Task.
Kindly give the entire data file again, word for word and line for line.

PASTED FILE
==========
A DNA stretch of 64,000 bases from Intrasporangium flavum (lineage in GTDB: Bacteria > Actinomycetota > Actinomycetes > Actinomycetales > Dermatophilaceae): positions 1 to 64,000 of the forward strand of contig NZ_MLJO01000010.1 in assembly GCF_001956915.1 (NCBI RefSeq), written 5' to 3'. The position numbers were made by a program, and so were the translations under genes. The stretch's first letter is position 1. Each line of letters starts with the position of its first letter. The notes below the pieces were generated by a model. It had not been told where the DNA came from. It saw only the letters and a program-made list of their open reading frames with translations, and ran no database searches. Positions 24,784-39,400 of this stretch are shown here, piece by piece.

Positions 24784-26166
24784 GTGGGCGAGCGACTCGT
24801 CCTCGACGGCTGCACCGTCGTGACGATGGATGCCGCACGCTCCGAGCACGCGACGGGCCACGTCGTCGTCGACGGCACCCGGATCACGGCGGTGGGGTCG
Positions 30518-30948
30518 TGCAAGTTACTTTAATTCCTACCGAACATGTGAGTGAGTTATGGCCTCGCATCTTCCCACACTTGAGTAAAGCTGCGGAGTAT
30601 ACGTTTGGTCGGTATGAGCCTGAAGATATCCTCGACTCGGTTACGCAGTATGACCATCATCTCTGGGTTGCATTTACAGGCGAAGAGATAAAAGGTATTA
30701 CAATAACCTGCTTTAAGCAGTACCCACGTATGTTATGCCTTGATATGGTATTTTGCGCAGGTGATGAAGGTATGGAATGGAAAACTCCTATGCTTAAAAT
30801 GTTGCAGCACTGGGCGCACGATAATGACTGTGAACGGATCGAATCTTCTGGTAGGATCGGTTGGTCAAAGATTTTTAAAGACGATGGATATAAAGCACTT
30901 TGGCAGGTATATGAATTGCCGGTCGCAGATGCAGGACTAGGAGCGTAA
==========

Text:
A DNA stretch of 64,000 bases from Intrasporangium flavum (lineage in GTDB: Bacteria > Actinomycetota > Actinomycetes > Actinomycetales > Dermatophilaceae): positions 1 to 64,000 of the forward strand of contig NZ_MLJO01000010.1 in assembly GCF_001956915.1 (NCBI RefSeq), written 5' to 3'. The position numbers were made by a program, and so were the translations under genes. The stretch's first letter is position 1. Each line of letters starts with the position of its first letter. The notes below the pieces were generated by a model. It had not been told where the DNA came from. It saw only the letters and a program-made list of their open reading frames with translations, and ran no database searches. Positions 24,784-39,400 of this stretch are shown here, piece by piece.

Positions 24784-26166
24784 GTGGGCGAGCGACTCGT
24801 CCTCGACGGCTGCACCGTCGTGACGATGGATGCCGCACGCTCCGAGCACGCGACGGGCCACGTCGTCGTCGACGGCACCCGGATCACGGCGGTGGGGTCG
Positions 30518-30948
30518 TGCAAGTTACTTTAATTCCTACCGAACATGTGAGTGAGTTATGGCCTCGCATCTTCCCACACTTGAGTAAAGCTGCGGAGTAT
30601 ACGTTTGGTCGGTATGAGCCTGAAGATATCCTCGACTCGGTTACGCAGTATGACCATCATCTCTGGGTTGCATTTACAGGCGAAGAGATAAAAGGTATTA
30701 CAATAACCTGCTTTAAGCAGTACCCACGTATGTTATGCCTTGATATGGTATTTTGCGCAGGTGATGAAGGTATGGAATGGAAAACTCCTATGCTTAAAAT
30801 GTTGCAGCACTGGGCGCACGATAATGACTGTGAACGGATCGAATCTTCTGGTAGGATCGGTTGGTCAAAGATTTTTAAAGACGATGGATATAAAGCACTT
30901 TGGCAGGTATATGAATTGCCGGTCGCAGATGCAGGACTAGGAGCGTAA